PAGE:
Men sentenced in CdA racing death
Two 21-year-old Coeur d’Alene men convicted of killing a 14-year-old boy in an October 2006 street race could be out of prison within six months.
First District Judge Fred Gibler on Monday sentenced Dominick F. Salois to three years in prison and Daniel W. Cutting to two years in prison, in both cases before parole can be considered. But Gibler also retained jurisdiction over the case for six months.
That means the men will go to the North Idaho Correctional Institute in Cottonwood, and Gibler has six months to hold a hearing to decide if they should be released on probation or sent to prison in Boise.
Isaac W. Norris died and his mother, Glenda Norris, suffered severe injuries when their 1987 Chevy Caprice was struck by Salois’ 2006 Ford Mustang on Kathleen Avenue in Coeur d’Alene. Cutting swerved to avoid the Caprice and crashed his 2005 Subaru Impreza.
Witnesses estimated that Salois and Cutting, then teens, were driving between 60 and 80 mph in the 35 mph zone.
A jury found the men guilty of felony vehicular manslaughter in November. Neither had drugs or alcohol in his system, so they faced a maximum 10 years in prison instead of 15. Idaho has no minimum sentence for the crime.
Chief Deputy Prosecutor Marty Raap had asked for each man to get 10 years, with Salois eligible for parole in three years and Cutting eligible in two.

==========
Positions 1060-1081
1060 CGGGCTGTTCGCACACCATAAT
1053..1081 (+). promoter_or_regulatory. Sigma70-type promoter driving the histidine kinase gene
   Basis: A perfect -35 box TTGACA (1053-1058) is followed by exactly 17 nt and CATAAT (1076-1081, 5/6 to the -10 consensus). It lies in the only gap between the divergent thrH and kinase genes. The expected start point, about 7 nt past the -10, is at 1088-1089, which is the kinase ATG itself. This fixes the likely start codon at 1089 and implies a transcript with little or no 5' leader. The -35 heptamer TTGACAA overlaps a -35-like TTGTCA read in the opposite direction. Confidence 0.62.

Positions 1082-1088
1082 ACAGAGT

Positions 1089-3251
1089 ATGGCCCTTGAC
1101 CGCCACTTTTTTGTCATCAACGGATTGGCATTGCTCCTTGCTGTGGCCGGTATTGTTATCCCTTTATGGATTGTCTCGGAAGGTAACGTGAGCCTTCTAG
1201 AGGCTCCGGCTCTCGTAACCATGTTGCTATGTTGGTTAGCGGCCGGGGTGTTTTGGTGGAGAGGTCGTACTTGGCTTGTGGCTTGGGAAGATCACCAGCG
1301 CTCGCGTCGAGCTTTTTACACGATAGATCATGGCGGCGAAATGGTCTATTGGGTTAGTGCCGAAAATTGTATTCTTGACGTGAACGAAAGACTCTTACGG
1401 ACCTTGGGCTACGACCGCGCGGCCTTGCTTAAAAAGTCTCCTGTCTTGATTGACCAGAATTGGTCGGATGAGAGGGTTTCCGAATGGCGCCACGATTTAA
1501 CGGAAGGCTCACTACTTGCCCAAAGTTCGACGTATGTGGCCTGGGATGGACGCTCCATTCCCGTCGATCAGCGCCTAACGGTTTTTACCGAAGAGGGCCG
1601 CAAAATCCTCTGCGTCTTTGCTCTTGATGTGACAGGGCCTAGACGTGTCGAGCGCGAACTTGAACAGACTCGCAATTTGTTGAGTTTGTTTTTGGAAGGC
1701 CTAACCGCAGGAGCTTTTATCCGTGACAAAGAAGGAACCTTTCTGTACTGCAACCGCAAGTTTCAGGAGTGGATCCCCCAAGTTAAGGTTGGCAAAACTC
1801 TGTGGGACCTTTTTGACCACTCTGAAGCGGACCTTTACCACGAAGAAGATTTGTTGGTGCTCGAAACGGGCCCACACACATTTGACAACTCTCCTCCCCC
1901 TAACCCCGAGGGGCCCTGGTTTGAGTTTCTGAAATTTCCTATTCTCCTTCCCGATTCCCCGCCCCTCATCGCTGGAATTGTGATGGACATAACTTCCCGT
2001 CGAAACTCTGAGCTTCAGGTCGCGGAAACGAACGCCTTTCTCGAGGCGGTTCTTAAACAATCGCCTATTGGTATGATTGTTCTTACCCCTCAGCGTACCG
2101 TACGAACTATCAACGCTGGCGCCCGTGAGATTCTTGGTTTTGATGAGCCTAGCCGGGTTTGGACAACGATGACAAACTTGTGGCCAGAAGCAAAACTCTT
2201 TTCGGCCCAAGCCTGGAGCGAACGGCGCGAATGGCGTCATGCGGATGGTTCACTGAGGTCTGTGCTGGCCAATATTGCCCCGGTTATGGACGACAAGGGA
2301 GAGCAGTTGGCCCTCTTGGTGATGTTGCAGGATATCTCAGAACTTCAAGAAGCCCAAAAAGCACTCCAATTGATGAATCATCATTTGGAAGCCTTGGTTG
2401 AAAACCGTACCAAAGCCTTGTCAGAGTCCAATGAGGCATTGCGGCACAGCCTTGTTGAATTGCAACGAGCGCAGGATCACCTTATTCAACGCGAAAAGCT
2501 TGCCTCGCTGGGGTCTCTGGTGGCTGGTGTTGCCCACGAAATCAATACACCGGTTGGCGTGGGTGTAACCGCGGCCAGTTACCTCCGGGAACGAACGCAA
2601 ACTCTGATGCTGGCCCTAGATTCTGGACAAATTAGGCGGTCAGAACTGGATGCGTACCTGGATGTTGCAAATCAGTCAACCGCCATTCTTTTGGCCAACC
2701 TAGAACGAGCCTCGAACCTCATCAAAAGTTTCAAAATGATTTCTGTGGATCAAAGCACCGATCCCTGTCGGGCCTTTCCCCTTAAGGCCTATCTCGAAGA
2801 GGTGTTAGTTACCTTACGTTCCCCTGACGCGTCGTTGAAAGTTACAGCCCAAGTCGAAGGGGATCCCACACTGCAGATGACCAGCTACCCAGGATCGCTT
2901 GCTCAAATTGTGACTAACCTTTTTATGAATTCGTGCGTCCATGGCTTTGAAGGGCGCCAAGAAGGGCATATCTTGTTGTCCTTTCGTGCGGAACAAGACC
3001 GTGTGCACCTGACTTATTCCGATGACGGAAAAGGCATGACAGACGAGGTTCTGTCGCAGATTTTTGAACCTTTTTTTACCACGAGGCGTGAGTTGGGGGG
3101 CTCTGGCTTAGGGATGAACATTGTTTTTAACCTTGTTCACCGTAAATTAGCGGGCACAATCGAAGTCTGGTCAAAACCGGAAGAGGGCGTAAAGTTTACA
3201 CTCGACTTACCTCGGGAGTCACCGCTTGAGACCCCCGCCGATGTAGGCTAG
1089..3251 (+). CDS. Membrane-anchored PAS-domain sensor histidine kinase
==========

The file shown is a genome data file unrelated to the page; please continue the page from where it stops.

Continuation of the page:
“You just plain have a debt to society when you do something like this, and you need to go sit in prison for a while,” Raap said. “There’s a big difference” between the Cottonwood center, which emphasizes assessment and rehabilitation programs, and other state prisons.
Raap acknowledged the men likely will be given probation once a hearing is held. That is “extremely common” in retained jurisdiction cases, he said.
Last month, 1st District Judge Charles Hosack handed a similar sentence to a 33-year-old Cocolalla man who killed a 10-year-old boy in a drunken driving crash in Coeur d’Alene last Memorial Day.
Ryan A. Jabaay pleaded guilty to felony vehicular manslaughter and aggravated drunken driving and faced a maximum 15 years in prison. He was sentenced to two years fixed with credit for time served and five years indeterminate for each charge, Raap said. Hosack retained jurisdiction over the case for six months as Jabaay completes alcohol treatment at Cottonwood.
Jabaay had been in custody since his arrest May 26 for causing a crash that killed Sawyer Frisbie, who was visiting from Dallesport, Wash., with his family.